Nor will it run CAD or Sketchpad or Maple or any number of other hugely useful applications that like processors, RAM, and discrete graphics cards. Even for me, despite my initial regret at not having a giant-screened Mac Pro for screaming performance in video and photo editing and the Cr-48 for my main mobile machine, there are too many times when I need to run a virtual machine or generate artwork while I'm on the move. Sure, Chrome OS has utilities for collaborative drawing and abilities to touch up photos, but those 15-layer Fireworks files just aren't going to fly.

And for our students, even in that ideal age range of 14-18, there are times when a quick low-resolution video, edited for YouTube isn't going to cut it. There are times when serious technical drawing is a must or number-crunching beyond the power of Wolfram Alpha and Google Spreadsheets is in order.

1:1 deployments with the Cr-48 or any other low-cost device (even iPads) won't replace a powerful multimedia lab or two. In vocational technical schools, it might not even be a good choice at all.

As it stands right now, the OS and the devices themselves are very much in beta (I just switched mine to Google's development channel for more frequent, less stable updates). The codename Cr-48 itself refers to a particularly unstable isotope of Chromium. Flash support is spotty at best (I couldn't get an Adobe Connect room to open, for example) and access to system drivers is through a barebones web interface, making it very difficult to really tune the touchpad (and it definitely needs tweaking).

All caveats aside, whether as a result of the beta nature of the device or the actual use cases that a cloud-based OS can support, the Chrome OS and Notebook are, in many ways, just what the doctor ordered for educational computing. No saving, not dogs eating your homework, no viruses, not access to the underlying OS; just consuming and creating content in a remarkably seamless way. Schools just need to be ready to make the shift to the cloud (or have already made it) if they want to fully exploit the potential of the new OS.

Topics: Laptops, CXO, Enterprise Software, Google, Hardware, Legal, Mobility

Christopher Dawson

About Christopher Dawson

Chris Dawson is a freelance writer, consultant, and policy advocate with 20 years of experience in education, technology, and the intersection of the two.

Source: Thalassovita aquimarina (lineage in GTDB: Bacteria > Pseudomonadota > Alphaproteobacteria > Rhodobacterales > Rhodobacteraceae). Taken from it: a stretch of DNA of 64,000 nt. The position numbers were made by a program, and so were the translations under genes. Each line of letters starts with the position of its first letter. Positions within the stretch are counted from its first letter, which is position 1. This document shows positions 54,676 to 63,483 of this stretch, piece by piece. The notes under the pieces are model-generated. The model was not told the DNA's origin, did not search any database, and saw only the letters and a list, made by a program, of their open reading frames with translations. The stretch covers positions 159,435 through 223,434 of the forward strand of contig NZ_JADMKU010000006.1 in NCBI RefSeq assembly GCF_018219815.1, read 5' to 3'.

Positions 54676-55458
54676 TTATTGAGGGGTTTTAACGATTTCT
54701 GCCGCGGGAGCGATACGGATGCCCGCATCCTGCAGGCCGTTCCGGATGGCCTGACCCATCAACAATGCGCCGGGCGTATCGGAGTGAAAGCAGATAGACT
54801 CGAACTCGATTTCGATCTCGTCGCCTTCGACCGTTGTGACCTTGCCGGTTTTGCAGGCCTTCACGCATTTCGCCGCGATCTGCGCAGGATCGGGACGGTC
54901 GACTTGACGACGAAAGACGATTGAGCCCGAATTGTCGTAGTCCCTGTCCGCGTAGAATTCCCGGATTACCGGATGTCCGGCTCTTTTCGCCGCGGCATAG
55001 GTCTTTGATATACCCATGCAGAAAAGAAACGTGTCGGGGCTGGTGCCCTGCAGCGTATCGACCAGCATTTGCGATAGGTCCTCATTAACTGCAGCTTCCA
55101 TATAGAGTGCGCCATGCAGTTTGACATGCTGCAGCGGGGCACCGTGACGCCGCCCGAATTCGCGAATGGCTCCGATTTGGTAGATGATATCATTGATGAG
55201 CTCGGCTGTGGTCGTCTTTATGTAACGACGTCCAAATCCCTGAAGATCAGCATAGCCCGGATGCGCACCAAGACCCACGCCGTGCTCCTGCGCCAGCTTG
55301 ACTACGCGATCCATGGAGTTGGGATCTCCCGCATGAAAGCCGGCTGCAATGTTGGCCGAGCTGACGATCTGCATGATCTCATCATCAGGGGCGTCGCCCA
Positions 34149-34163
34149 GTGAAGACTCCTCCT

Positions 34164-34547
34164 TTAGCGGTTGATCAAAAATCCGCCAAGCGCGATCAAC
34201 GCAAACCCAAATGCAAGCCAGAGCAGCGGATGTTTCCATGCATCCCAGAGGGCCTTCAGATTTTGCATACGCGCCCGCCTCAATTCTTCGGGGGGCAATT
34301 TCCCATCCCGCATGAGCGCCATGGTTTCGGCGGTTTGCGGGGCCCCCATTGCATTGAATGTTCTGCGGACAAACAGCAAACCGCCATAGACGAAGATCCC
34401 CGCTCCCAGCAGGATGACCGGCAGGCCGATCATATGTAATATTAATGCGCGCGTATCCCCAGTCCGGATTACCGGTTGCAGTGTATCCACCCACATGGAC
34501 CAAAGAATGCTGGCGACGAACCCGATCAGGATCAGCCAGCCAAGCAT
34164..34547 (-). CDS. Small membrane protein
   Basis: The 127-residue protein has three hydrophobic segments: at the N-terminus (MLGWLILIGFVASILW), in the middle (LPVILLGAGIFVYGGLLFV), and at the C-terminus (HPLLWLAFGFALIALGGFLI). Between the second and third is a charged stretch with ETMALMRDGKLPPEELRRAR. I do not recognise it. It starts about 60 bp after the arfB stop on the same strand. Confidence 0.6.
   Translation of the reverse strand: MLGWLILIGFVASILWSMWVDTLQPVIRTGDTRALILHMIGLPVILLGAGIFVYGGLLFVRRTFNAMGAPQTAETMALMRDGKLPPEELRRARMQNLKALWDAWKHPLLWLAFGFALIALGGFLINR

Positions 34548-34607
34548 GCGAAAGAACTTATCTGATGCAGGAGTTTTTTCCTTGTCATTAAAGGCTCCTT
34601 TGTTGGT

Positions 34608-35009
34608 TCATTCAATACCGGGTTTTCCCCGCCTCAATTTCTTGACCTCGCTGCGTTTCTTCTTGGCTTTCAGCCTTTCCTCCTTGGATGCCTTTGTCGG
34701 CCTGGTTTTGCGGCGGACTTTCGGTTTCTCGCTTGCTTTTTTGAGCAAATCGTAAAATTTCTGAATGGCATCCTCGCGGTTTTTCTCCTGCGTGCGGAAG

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  • IMHO, nah

    Take all your points, and apply them to any netbook and you can do all of that and a lot more besides. You can say it's easier to maintain, but there's nothing stopping someone selling a locked down netbook that can only surf.

    So what they have their is a browser in an ugly box.

    They need to rethink what their market is, and then design a proper OS for it and a proper product.

    Their TV project too, I think is yuck too. First time I saw it, it has a MOUSE CURSOR, WTF??? Why did they put a mouse cursor on it?

    There's a lack of visual and design UMPH there in Google. They really need to get some design gurus like Apple has in these projects early on.
    • RE: Chrome Notebooks: Welcome to the easiest student laptop ever

      I agree. In fact Google could have made a significant evolution of traditionnal O.S by building an O.S which fully take advantage of the cloud without being so dependant of it.
      They could have built an O.S which:
      * Updates itself continuously in a transparent way for the user and without need to reboot
      * Support both local apps and web apps in a transparent way for the user who should not see difference between local and web apps
      * Provides some API which enable local apps to fully take advantage of the cloud,etc...
      Instead of that they provide an O.S which virtually a browser. How boring...
    • RE: Chrome Notebooks: Welcome to the easiest student laptop ever

      @guihombre - nothing stopping someone from selling a locked-down laptop that you can only browse on ... and whose OS is automatically updated, and that's (relatively) security-bullet-proof, and that boots in 2 seconds. Hmm, maybe there IS something stopping people from doing that - namely, having to redesign the OS.

      Anyone who says "just run the Chrome browser on a standard OS" isn't understanding or appreciating the whole picture, imo.
    • RE: Chrome Notebooks: Welcome to the easiest student laptop ever

      @guihombre Actually, "they" don't "need" to do anything. If you don't like their free products, help yourself to a full refund.
    • RE: Chrome Notebooks: Welcome to the easiest student laptop ever


      Do you ever wonder Chris about the damage you do with your little hobbies? Less discerning people are going to think you know what you are talking about and buy these bricks for their poor kids. The same price would get them a Win 7 netbook and if necessary you could force them to use just Chrome and their educational products which, like most of their software, seems to be done with duct tape and string.

      As an educator your first concern should be giving children the best tools to make it in the world, not forcing them into some weird fringe.
  • Don't forget the CITRIX connection